Tennessee is the fifth most religious state in the country, according to polling data from Pew Research Center's Forum on Religion & Public Life.

In the analysis, released late last month, 72 percent of respondents said religion is very important in their lives.

"The church -- of all denominations (and faiths) -- plays a very important role in life here," said Rabbi William Tepper of Mizpah Congregation.

The Volunteer State is ranked behind Mississippi, Alabama, Arkansas and Louisiana in the top five. In New Hampshire and Vermont, listed together because of sample size, only 36 percent of respondents -- lowest on the list and half those of Tennessee -- said religion is very important in their lives.

The results mirrored those from a 2008 Gallup Poll, released in 2009, which listed Tennessee as the fourth most religious state. In that poll, 79 percent of respondents said religion was an important part of their daily life.

In the Pew Research Center analysis, Tennessee also was listed sixth in worship attendance, sixth in frequency of prayer and fourth in belief in God.

Dr. Nathaniel Carter, pastor of Greater Faith Temple Missionary Baptist Church, Gary Jared, pastor of Stuart Heights Baptist Church, and Rabbi Tepper all said, in spite of the statistics, they had seen wide evidence of faith.

"I talk to people across the country," Dr. Carter. "I've preached in practically all the states. I don't see much of a difference."

Mr. Jared said he was raised in Detroit by Christian parents, and attending church was "pretty much our life." Yet, he said, there weren't as many churches in the Detroit area as in the South.

Rabbi Tepper said in activity, devotion, energy and commitment to faith, Mizpah is on par with every other Jewish community in his experience.

No matter where you are in the world or what region of the country you're in, "when you find yourself in the Jewish community, there is pride, there is value, there is that reassurance that I am part of a Jewish community," he said. "I am part of the larger community, too."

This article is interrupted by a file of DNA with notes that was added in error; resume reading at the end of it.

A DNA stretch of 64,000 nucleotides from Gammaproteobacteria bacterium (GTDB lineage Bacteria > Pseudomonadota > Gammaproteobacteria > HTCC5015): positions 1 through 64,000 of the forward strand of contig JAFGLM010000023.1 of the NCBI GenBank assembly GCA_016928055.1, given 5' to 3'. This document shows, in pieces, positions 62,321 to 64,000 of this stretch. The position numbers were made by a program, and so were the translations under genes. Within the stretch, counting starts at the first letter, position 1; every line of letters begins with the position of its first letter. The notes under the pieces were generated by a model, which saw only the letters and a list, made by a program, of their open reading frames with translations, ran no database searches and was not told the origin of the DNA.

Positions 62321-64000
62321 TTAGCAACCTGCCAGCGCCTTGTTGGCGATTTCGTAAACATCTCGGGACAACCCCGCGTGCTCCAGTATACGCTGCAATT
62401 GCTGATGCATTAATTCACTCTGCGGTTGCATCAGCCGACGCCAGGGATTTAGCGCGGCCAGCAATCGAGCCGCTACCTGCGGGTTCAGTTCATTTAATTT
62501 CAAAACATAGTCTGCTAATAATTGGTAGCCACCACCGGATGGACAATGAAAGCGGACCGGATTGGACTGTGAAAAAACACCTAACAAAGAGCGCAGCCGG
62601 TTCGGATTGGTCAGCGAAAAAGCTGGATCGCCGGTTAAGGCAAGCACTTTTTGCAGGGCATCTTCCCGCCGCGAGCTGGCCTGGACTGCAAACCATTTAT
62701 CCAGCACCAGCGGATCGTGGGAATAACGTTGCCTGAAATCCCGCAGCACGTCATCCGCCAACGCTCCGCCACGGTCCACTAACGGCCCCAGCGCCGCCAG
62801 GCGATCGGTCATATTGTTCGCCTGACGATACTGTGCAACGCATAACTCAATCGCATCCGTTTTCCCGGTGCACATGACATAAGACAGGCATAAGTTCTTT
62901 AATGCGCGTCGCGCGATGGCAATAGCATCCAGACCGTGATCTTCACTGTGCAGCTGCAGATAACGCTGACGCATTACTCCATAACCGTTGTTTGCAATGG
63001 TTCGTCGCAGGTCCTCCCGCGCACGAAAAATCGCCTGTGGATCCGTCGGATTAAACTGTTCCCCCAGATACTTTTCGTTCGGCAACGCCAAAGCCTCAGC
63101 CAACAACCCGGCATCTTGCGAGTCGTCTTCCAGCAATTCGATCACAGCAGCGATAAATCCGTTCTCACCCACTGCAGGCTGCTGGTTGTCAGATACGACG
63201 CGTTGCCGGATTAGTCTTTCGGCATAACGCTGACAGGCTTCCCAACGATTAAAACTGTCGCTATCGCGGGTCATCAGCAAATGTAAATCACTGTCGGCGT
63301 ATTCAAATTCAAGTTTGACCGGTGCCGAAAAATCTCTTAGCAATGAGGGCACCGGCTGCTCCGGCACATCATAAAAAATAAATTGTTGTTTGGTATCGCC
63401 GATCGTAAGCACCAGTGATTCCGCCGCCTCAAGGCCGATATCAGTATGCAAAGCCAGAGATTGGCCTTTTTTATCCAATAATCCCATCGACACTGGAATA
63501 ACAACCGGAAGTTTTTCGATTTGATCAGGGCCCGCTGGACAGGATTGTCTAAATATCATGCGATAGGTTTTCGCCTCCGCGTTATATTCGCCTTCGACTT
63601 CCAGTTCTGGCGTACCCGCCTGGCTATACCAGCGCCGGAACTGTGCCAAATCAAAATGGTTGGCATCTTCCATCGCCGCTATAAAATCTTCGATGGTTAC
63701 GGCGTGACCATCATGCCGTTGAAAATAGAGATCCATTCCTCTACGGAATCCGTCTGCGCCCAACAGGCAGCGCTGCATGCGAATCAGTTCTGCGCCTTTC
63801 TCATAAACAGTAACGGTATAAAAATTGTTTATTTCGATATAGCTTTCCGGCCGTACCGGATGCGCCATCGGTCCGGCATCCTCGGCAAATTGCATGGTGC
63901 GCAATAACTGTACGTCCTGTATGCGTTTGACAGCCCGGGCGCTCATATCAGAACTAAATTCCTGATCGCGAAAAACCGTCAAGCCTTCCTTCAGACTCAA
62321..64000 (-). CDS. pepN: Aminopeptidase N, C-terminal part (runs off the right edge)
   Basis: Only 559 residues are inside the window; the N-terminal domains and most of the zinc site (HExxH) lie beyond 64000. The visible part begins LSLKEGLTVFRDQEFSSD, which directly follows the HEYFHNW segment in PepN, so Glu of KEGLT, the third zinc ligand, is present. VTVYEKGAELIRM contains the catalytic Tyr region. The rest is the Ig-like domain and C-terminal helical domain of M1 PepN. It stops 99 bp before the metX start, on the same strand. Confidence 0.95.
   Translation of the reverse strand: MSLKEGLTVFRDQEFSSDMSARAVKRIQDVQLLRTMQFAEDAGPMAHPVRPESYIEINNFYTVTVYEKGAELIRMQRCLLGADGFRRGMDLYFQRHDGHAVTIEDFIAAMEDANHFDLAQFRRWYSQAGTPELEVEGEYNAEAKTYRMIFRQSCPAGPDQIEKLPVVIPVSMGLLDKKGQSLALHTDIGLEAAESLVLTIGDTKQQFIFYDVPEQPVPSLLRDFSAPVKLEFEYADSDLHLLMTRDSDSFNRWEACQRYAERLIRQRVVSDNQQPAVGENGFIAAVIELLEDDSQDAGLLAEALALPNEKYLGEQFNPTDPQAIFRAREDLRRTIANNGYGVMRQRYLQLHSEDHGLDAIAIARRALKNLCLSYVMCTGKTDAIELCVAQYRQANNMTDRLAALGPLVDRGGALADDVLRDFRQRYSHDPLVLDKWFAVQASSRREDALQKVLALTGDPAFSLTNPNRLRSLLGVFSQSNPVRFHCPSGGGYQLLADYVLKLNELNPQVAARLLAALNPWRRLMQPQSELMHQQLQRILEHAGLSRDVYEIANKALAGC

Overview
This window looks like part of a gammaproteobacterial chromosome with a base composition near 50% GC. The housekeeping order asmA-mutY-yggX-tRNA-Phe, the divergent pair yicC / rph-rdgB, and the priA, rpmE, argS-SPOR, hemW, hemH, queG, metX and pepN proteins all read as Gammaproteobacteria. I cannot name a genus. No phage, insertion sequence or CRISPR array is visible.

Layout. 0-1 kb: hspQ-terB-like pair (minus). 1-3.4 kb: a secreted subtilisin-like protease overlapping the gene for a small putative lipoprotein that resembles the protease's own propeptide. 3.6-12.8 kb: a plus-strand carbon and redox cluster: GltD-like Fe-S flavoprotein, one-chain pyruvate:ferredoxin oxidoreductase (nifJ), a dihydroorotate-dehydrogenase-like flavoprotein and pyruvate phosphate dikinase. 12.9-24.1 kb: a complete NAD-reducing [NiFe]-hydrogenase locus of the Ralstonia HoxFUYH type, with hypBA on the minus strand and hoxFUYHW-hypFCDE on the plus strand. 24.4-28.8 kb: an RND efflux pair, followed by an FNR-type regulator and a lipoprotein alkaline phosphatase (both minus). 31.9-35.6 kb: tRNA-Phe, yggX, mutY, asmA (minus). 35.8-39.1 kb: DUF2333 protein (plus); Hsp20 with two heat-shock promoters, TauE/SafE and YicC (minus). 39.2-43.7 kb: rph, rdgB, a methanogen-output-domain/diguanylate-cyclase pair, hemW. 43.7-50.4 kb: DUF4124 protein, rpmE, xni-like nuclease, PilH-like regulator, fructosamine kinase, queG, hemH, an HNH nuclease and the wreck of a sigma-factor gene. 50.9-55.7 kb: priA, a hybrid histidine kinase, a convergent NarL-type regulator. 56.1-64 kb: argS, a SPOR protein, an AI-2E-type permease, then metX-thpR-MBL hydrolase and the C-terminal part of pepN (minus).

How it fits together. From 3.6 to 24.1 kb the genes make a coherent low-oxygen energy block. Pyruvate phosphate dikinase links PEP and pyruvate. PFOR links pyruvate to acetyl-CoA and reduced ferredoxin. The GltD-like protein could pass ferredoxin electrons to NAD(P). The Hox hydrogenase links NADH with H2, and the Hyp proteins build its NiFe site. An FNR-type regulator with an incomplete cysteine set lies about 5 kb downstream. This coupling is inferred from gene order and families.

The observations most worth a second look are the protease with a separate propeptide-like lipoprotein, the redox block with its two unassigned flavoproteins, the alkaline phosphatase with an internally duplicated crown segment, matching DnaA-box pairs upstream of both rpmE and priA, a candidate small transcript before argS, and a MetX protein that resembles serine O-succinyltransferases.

In the category of worship attendance, 52 percent of Tennesseans say they attend a religious service at least once a week. That puts the state behind Mississippi, Utah, South Carolina, Louisiana and Alabama.

Alaska, where only 22 percent of residents attend a service once a week, is on the bottom of the list.


Results of poll by Pew Research Center's Forum on Religion & Public Life:

* Importance of religion (considered very important in their lives): Alabama, 2nd; Tennessee, 5th; Georgia, 9th.

* Worship attendance (attend a service at least once a week): Alabama, 5th; Tennessee, 6th; Georgia, 14th.

* Frequency of prayer (pray at least once a day): Alabama, 3rd; Tennessee, 6th; Georgia, 8th.

* Belief in God (with absolute certainty): Alabama, 3rd; Tennessee, 4th; Georgia, 8th.

Even if they don't attend a service, 70 percent of state residents say they pray at least once a day. Ahead of the state in frequency of prayer are Mississippi, Louisiana, Alabama, South Carolina and Kentucky. At the bottom is Maine, where only 40 percent of respondents said they had daily prayer.

Dr. Carter said his members take their prayer seriously.

Throughout the week, he said, individuals and groups come to the 10th Street church without prompting to pray.

Tennessee ranked highest in belief in God. Of all respondents, 84 percent said they believed "with absolute certainty." Ahead of the state are Mississippi, South Carolina and Alabama. Least certain of the deity is New Hampshire/Vermont.